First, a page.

Be loyal.  Be there for family, always, always, always.  Make sure they always know where you are and never doubt you.  Persevere no matter what and don’t complain, not a hint, about how hard it is to remain loyal. 
Be.  When all else is done (love, walk, eat, sleep, protect, be loyal).  Don’t add another thing to the list.  Don’t fill the space with activity and chatter.  Discover the joy of sitting in silence not far from those you love.

So my sweet girl, I guess I do know how to approach the Land without you.  Your rules are simple to remember, if not challenging to perform like you did.  And I know what you’d tell me about my broken heart, about enduring the pain without you at my side.    Love.  Walk.  Eat.  Sleep. Protect.  Be Loyal.  Be.
As my friend Randy said, you got me to the Land.  Finally.  Now it’s my job to live it. 
So I guess this isn’t good-bye.  It’s just getting to know you in a different way, my fingers no longer rubbing your warm, black belly.  I’ll do my best to not let you down.  Oh Savannah!  Oh sweet girl!  Oh Wonder Dog!

Monday, August 15, 2011


If only dear old dad were sitting next to me, gazing out the hayloft door at the riveting scene below:  men pouring footings---not only the foundation but the first material---for our House the Land Built.

The earthy smell of a deep, straight-sided hole. 

The suction of mud underfoot.  Straight lines of bright string.  The wooden thud of hammers on forms.  The sparks and burnt-steel smell of sawing rebar.  And of course, the slosh, swoosh and intoxicatingly fresh smell of concrete.

Granted things are different now than in Rosy Larsen’s proud block-laying days:  pumped concrete, poured walls, cell phones strapped to the hip.  

Still, it’s men at work.  Cigarette smoking, f-en-heimer slinging, Popeye armed men.    Not that they all work as hard as dad, but then he was the owner-builder-paycheck writer. 

 “Huh Mike,” dad would say if we could stand---boot toes hanging over the sheer lip---and peer down at my just poured footings, “whaduya think huh Mike?”  
“It doesn’t seem real,” I’d say.  “It all happened so fast.  Linda and I worked so hard for so long planning all this and now hey presto! here it is.  The cement guys show up in the morning and by three in the afternoon we’ve got footings.  No changing the footprint now.  Cast in concrete as they say.”
“It’s gonna be real nice,” dad would assure me with a smile. 
Then, when bluebirds began swooping into the great pit of our house, we’d forget all about footings and muddy trowels and we’d walk down the hill a little ways and light a fire in the pit.  There we’d share tales about what really matters:  the howl of the coyote, the smell of bread baking in the cardboard oven, the smoke, swirling, hmmm better shift the wind screen just a tad. 
Of course none of this ever happened.  Dad, ill as he was his final years, never made it to the Land.  Never sat upon the John Deere.  Never gazed down the long sloping prairie to the hazy Whitewater Valley and beyond to the silos on the far ridge.  Sad as I am, I also know that he’s here.  Right now. 
Thank you, dear old dad, for roots.  Not only the roots of my new house and the roots of my love of the Land but the roots of my ‘ruthless prioritization’, never forgetting to focus on what really matters.  And right now, at this very moment, what matters is the wren flicking his tail upon the concrete guy’s trailer and the swallow, mouth open, banking hard along the excavated dirt mountains and, of course, the bluebird, perched atop the rebar showing off his beautiful late afternoon feathers.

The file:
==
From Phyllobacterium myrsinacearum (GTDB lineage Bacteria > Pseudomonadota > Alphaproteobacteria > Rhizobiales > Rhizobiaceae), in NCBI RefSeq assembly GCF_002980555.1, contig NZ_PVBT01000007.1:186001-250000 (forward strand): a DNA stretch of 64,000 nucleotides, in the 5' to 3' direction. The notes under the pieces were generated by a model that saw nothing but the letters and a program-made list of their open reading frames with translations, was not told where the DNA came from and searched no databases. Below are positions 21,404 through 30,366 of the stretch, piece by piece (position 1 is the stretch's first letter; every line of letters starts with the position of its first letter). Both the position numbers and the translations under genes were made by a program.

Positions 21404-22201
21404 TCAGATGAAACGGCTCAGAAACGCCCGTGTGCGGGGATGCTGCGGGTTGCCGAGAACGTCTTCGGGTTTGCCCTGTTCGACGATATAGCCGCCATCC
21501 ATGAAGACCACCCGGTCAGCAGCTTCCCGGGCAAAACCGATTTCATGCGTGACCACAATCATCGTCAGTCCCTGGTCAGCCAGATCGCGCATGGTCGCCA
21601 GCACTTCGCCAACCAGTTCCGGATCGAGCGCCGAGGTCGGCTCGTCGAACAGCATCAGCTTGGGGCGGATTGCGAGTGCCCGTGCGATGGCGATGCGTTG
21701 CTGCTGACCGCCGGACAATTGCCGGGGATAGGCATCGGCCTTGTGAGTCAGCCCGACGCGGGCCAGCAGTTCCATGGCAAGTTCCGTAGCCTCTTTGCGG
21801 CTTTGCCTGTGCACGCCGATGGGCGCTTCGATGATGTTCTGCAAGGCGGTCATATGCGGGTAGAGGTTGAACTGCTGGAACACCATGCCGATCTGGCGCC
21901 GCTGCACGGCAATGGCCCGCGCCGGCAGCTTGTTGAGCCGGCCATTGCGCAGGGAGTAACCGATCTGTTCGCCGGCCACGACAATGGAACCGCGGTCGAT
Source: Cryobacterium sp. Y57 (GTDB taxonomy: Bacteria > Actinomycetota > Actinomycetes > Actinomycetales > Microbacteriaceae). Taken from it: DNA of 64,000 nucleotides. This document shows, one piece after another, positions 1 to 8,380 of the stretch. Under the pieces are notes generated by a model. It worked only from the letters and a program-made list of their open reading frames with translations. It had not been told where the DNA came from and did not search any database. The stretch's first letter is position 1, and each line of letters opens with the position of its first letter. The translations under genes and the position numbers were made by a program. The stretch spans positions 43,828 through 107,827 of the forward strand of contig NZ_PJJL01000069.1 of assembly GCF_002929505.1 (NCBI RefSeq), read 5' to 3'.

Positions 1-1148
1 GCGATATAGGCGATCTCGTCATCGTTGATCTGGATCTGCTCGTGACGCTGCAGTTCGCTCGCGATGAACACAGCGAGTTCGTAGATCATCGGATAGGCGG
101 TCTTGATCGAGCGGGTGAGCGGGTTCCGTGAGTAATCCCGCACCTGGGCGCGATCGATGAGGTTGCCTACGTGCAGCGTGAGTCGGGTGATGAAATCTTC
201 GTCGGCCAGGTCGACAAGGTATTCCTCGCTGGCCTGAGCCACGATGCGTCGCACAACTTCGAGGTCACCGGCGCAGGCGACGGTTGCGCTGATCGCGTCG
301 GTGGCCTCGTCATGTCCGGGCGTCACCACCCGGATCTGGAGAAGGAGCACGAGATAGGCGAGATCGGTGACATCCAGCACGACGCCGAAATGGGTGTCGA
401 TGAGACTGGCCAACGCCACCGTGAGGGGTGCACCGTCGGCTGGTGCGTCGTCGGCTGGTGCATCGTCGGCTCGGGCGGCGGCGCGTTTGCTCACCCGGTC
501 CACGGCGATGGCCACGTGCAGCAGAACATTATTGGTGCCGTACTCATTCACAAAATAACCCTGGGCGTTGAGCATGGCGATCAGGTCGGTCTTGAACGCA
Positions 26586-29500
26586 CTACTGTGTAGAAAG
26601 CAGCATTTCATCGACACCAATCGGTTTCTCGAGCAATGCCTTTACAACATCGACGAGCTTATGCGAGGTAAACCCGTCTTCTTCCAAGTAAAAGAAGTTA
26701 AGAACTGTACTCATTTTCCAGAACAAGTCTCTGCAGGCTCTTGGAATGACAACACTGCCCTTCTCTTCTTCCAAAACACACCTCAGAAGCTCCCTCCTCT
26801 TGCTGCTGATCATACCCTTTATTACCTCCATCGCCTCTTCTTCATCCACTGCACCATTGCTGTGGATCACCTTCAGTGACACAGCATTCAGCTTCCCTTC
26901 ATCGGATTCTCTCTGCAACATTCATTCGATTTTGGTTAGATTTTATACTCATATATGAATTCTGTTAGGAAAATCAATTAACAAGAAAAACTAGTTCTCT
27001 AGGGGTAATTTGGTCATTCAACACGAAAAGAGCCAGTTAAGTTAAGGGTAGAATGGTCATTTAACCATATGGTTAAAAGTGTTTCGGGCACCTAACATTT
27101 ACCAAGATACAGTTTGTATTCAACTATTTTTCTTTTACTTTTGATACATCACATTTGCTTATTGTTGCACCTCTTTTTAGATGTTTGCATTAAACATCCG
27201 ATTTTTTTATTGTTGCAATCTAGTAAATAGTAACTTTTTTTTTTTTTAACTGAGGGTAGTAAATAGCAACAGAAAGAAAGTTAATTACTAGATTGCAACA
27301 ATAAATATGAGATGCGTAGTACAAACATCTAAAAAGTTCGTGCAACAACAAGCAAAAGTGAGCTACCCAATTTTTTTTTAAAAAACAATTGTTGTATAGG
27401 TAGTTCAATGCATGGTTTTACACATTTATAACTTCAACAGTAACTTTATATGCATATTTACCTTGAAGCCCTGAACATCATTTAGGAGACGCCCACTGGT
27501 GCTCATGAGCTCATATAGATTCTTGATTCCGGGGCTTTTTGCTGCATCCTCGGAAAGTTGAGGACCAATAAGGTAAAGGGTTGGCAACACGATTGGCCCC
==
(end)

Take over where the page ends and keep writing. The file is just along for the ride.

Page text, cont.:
Monday, August 8, 2011


I’ve crossed over.    
Last Monday, after a final heart-wrenching garden tour, we locked the back door, click! and left the old house for the last time.  Black clouds thundered as we exchanged hugs and best wishes with Mark and Kari, the young buyers.  We also exchanged a house and a check. 

While Linda tried out her new “work-digs” (a couple upstairs rooms with our dear friends Doug and Monica in NE Minneapolis), I moved into our two (temporary) homes:  cabin and shed.  The one room 20’x20’ cabin rests between the landlord’s (Kim, Troy and their 3 daughters) house and a cornfield. 
Here we eat and sleep with Kirby cat---whose learning not to spend all his time under our bed---and when we can, Kim and Troy’s Savannah the Wonder Dog, now likely in her final weeks if not days. 

The shed---a ¾ mile gravel drive or a ½ mile prairie-pasture-woodland walk---stores most of our old house.  Fortunately we’d donated, sold or trashed much of it. 

I thrilled to the task of building a scrap lumber readily accessible shed-kitchen (crock pot, Fiesta ware, canned tomatoes…).  I reluctantly rebuilt the “mouse-proof” storage (furniture, winter wear, blankets) after spying mouse droppings littered over all like black pepper.  The urine-reeking tarp covers squealed as I dumped their scurrying contents onto the driveway, now their final resting place.  Mouse-proof now?  Perhaps.  But upstairs in the hayloft, quiet and order calm me as do the well-stacked boxes, wicker chair seating and of course the amazing sawdust toilet, odor free as ever. 

And Friday it began:  the new house.  Stakes and string and a lot of imagination. 

Tom the builder says Steve will start excavating this Wednesday with concrete poured the following week.  Perhaps.

I’m engaging new life.  Making space for stacks of heating wood (fallen boxelder, willow, elm, oak, apple). Buckthorn met its end through chain saw and the blue dabs of Roundup death.  My sweat-soaked shirt tore down the back as I peeled it off, giving the biting flies quite an opportunity as I muled the spiny buckthorn to a combination brush pile / snow fence.  No more buckthorn on the homesite’s 300’ hedgerow.  I look forward to removing this invasive from the remaining mile and a half of Land hedgerow, unleashing the long-suffocated woodland wildflowers.  
And oh the wildflowers, our prairie, I can’t tell you how I delight in its emergence.  We identified and welcomed three new flowering forbs to our prairie family: rosin weed, downy sunflower and starry campion.  Four years since we planted their birthing seeds, they awe me with their patience.
And here I am, maintaining what matters.  Blog.  E-mail.  Text.  Phone.  Digitally shrunk distance.
The bridge of crossing is long.  Yet, right now, as I gaze over the bed out the window where the corn is but the floor of the sky, I can’t imagine feeling more blessed.  Thank you, thank you, thank you for all your thoughts and prayers.